The following operations do not require SAFE approval: purchase and remittance of foreign exchange as a result of capital reduction, liquidation, or early repatriation of an investment in a foreign-owned enterprise, or as a result of the transfer of equity in an FIE to a Chinese domestic entity or individual where lawful income derived in China is reinvested.
The remittance of profits and dividends by FIEs is not subject to time limitations, but FIEs need to submit a series of documents to designated banks for review and approval. The review period is not fixed and is frequently completed within one or two working days of the submission of complete documents.
Remittance policies have not changed substantially since SAFE simplified some regulations in January 2014, devolving many review and approval procedures to banks. Firms that remit profits at or below U.S. $50,000 dollars can do so without submitting documents to the banks for review. For remittances above U.S. $50,000, the firm must submit tax documents, as well as the formal decision by its management to distribute profits. However, in 2016, some companies reported increased delays in receiving approval.
For remittance of interest and principle on private foreign debt, firms must submit an application form, a foreign debt agreement, and the notice on repayment of the principle and interest. Banks will then check if the repayment volume is within the repayable principle.
The remittance of financial lease payments falls under foreign debt management rules. There are no specific rules on the remittance of royalties and management fees. However, beginning in 2016, SAFE began requiring banks to hold 20 percent reserves against foreign currency transactions, significantly increasing the cost of foreign exchange operations.
The Financial Action Task Force has identified China as a country of primary concern. Global Financial Integrity (GFI) estimates that over U.S. $1 trillion of illicit money left China between 2003 and 2012, making China the world leader in illicit capital flows. In 2013, GFI estimates that another U.S. $260 billion left the country.
Sovereign Wealth Funds
China officially has only one sovereign wealth fund (SWF), the China Investment Corporation (CIC). Established in 2007, CIC manages an estimated U.S. $813.8 billion in assets (as of November 2016) and invests on a 10-year time horizon. China’s sovereign wealth is also invested by a subsidiary of SAFE, the government agency that manages China’s foreign currency reserves, and reports directly to the PBOC. The SAFE Administrator also serves concurrently as a PBOC Deputy Governor.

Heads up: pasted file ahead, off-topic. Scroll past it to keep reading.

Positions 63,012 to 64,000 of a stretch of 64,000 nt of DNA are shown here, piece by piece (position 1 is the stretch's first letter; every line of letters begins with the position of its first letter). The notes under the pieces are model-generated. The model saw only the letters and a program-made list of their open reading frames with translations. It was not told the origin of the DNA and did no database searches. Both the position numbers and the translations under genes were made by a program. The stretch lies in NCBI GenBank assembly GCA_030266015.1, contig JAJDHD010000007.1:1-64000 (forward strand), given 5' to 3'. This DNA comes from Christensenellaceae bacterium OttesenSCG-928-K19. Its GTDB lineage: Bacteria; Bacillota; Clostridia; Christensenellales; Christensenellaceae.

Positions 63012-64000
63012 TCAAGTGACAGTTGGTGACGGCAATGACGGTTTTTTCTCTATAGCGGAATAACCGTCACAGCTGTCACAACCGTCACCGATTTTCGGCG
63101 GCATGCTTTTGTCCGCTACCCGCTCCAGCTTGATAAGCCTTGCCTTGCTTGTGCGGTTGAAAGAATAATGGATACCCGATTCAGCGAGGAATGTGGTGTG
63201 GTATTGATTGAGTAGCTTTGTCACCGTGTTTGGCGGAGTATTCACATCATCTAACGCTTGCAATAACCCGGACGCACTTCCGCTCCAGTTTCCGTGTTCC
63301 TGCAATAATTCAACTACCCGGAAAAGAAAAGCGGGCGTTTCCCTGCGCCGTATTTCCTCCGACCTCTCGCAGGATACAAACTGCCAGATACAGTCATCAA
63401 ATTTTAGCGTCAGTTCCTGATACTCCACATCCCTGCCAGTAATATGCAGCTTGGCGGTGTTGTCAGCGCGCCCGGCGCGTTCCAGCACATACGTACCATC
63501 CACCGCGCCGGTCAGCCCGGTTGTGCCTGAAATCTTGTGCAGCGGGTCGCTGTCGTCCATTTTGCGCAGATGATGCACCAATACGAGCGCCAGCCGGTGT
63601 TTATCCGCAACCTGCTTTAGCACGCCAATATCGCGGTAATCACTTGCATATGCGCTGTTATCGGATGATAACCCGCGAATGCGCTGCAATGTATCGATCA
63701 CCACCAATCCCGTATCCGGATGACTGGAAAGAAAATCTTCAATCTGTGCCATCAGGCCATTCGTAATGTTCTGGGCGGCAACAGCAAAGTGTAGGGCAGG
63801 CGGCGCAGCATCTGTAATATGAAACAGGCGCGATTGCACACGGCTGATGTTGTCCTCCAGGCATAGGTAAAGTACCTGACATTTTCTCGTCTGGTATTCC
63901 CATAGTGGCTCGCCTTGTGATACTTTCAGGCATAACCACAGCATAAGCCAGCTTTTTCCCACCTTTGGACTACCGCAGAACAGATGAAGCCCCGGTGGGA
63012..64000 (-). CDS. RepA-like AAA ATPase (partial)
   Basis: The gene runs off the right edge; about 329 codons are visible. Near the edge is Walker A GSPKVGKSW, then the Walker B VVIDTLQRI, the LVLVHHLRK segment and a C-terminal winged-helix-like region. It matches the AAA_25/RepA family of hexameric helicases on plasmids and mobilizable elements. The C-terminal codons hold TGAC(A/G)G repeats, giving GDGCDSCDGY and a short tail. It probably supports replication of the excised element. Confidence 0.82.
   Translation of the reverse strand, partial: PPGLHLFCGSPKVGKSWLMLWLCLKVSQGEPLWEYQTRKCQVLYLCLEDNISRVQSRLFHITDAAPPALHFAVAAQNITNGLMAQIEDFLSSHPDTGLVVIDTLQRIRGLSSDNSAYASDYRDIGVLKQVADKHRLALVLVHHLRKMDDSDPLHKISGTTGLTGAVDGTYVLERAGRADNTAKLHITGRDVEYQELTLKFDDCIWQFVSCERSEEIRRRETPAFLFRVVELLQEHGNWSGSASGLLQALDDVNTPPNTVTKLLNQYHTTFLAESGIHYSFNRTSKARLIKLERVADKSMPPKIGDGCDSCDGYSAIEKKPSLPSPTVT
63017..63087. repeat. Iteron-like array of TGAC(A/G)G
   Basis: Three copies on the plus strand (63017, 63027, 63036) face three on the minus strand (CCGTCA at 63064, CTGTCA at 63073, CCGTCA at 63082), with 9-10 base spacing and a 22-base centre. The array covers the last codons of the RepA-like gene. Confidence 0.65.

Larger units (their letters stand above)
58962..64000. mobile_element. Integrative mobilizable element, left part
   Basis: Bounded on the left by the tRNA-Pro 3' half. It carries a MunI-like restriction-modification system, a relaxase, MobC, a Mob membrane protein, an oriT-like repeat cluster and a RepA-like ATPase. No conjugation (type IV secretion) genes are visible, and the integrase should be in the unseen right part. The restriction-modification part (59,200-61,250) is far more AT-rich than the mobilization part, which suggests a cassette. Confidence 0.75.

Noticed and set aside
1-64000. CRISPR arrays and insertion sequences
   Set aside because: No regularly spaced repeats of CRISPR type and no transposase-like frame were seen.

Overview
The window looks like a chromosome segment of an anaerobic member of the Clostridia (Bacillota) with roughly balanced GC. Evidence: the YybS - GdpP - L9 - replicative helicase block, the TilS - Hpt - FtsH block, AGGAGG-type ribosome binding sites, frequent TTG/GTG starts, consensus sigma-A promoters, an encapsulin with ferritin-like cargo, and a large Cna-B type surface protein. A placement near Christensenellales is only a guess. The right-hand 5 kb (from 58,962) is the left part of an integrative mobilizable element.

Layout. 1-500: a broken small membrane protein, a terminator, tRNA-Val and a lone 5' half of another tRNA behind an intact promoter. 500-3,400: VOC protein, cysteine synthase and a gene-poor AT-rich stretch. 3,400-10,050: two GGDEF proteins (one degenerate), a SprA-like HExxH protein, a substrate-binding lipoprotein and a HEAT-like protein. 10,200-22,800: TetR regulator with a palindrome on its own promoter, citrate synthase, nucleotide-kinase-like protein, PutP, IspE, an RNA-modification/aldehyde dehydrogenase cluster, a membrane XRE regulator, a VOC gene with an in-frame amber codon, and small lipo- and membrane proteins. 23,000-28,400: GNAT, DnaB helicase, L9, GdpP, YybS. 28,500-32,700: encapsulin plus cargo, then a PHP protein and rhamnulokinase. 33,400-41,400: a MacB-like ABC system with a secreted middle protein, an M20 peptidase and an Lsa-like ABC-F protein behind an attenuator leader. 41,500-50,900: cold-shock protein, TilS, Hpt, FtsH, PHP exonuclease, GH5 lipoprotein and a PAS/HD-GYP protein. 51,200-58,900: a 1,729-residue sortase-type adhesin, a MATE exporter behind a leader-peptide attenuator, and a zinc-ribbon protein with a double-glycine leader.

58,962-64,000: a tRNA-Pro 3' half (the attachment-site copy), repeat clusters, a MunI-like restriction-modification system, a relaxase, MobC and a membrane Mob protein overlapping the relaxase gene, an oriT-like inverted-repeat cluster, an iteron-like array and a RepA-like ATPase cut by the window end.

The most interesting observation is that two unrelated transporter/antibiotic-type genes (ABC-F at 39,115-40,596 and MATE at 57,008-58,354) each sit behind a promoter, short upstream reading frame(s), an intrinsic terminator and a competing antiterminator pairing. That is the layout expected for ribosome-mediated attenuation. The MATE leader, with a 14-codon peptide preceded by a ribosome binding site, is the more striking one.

CIC publishes an annual report containing information on its structure, investments, and returns. CIC invests in diverse sectors like financial, consumer products, information technology, high-end manufacturing, healthcare, energy, telecommunication services, and utilities.
China also operates other funds that function in part like sovereign wealth funds, including: China’s National Social Security Fund, with an estimated U.S. $295 billion in assets; the China-Africa Development Fund (solely funded by the China Development Bank), with an estimated U.S. $5 billion; the SAFE Investment Company, with an estimated U.S. $474 billion; and China’s state-owned Silk Road Fund, established in December 2014 with $40 billion to foster investment in countries along the “One Belt, One Road.” Chinese SWFs do not report the percentage of their assets that are invested domestically.
Chinese SWFs follow the voluntary code of good practices known as the Santiago Principles and participates in the IMF-hosted International Working Group on SWFs. The Chinese government does not have any formal policies specifying that CIC invest funds consistent with industrial policies or in government-designated projects, although CIC is expected to pursue government objectives. The SWF generally adopts a “passive” role as a portfolio investor.